Friends divided : John Adams and Thomas Jefferson / Gordon S. Wood.
- 1 of 3 copies available at Evergreen Indiana.
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|Location||Call Number / Copy Notes||Barcode||Shelving Location||Status||Due Date|
|Carnegie PL of Steuben Co - Angola||LP 973.3092 WOO (Text)||33118000181865||Adult: Large Print||Checked out||07/20/2018|
|Centerville Center Twp PL - Centerville||LP 973.3 WOO (Text)||76895000271249||1st Floor New Books||Checked out||07/23/2018|
|Kendallville PL - Kendallville Main Branch||LARGE.PRINT HISTORY US PRESIDENTS Wood (Text)||37516002034149||Adult Large Print Non-Fiction||Available||-|
- ISBN: 9780525498827
- ISBN: 0525498826
- Physical Description: 848 pages (large print), 16 unnumbered pages of plates : illustrations, portraits ; 24 cm
- Edition: First large print edition.
- Publisher: [New York] : Random House Large Print, 
- Copyright: ©2017
|Bibliography, etc. Note:||
Includes bibliographical references (pages -810) and index.
|Formatted Contents Note:||
Prologue: The eulogies -- Contrasts -- Careers, wives, and other women -- The imperial crisis -- Independence -- Missions abroad -- Constitutions -- The French Revolution -- Federalists and Republicans -- The President vs. the Vice President -- The Jeffersonian revolution of 1800 -- Reconciliation -- The great reversal -- Epilogue: The national jubilee.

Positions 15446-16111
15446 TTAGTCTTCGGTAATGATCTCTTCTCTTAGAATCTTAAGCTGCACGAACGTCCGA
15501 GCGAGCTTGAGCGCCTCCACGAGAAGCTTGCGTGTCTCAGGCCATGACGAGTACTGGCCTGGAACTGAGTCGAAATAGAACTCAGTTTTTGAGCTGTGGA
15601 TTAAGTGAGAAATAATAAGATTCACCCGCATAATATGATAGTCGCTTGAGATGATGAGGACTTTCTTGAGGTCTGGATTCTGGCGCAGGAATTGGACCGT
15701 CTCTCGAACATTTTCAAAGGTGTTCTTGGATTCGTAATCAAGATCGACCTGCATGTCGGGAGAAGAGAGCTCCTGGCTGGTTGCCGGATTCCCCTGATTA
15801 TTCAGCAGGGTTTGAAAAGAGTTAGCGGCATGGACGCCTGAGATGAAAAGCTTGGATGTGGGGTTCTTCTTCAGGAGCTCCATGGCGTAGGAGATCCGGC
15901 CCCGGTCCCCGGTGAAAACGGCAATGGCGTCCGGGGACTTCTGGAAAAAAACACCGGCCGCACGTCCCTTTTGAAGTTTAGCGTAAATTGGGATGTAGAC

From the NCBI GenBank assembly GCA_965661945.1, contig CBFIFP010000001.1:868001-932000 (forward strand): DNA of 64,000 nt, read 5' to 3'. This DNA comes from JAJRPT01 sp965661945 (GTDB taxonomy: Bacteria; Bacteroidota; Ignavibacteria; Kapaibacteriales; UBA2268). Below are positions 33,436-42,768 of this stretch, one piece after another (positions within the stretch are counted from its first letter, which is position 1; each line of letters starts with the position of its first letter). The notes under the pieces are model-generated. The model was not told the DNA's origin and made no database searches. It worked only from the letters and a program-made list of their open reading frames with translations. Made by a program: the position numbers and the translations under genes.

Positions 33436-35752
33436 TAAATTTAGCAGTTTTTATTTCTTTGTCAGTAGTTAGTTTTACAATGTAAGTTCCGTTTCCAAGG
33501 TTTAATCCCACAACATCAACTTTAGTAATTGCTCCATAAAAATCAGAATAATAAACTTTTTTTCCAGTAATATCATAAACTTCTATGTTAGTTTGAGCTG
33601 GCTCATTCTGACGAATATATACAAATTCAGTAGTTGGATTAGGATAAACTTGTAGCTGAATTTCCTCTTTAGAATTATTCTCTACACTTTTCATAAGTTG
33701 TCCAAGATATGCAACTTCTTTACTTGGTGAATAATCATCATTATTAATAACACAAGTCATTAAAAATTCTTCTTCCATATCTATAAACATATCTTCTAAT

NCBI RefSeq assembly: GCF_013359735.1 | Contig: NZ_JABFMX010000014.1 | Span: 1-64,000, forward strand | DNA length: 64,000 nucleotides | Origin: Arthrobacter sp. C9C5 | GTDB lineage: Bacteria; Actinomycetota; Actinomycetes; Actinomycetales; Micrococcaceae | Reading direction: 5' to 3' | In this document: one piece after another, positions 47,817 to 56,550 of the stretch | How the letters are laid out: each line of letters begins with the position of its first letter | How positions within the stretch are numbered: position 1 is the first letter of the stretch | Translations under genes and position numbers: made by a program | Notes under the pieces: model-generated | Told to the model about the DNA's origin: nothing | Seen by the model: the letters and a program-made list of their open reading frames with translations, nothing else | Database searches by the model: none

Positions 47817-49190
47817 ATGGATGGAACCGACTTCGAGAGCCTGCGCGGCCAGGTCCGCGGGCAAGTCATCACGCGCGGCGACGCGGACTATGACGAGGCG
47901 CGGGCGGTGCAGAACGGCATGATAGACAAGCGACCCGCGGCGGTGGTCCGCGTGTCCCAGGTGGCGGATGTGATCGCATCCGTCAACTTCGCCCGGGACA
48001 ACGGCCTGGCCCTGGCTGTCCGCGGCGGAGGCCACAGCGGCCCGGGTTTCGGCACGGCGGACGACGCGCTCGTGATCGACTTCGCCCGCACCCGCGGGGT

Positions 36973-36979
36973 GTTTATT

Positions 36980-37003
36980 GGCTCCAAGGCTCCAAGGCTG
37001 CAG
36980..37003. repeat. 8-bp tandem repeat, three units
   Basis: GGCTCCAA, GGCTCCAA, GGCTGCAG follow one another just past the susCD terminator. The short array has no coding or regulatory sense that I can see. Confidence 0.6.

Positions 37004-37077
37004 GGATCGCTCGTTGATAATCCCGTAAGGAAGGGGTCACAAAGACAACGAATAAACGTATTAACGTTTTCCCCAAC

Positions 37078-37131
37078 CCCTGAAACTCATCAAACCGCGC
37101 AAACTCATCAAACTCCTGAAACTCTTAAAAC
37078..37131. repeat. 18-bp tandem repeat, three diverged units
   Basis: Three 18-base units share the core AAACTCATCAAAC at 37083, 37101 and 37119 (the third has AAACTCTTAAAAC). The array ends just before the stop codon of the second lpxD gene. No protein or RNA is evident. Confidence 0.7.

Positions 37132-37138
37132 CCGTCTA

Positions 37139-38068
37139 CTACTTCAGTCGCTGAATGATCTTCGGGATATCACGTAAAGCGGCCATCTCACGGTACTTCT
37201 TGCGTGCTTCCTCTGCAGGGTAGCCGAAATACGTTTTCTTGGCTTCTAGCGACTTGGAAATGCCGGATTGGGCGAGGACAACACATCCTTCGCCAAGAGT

"Thomas Jefferson and John Adams could scarcely have come from more different worlds, or been more different in temperament. Jefferson, the optimist with enough faith in the innate goodness of his fellow man to be democracy's champion, was an aristocratic Southern slaveowner, while Adams, the overachiever from New England's rising middling classes, painfully aware he was no aristocrat, was a skeptic about popular rule and a defender of a more elitist view of government. They worked closely in the crucible of revolution, crafting the Declaration of Independence and leading, with Franklin, the diplomatic effort that brought France into the fight. But ultimately, their profound differences would lead to a fundamental crisis, in their friendship and in the nation writ large, as they became the figureheads of two entirely new forces, the first American political parties. It was a bitter breach, lasting through the presidential administrations of both men, and beyond"-- Provided by publisher.
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|Genre:||Large type books.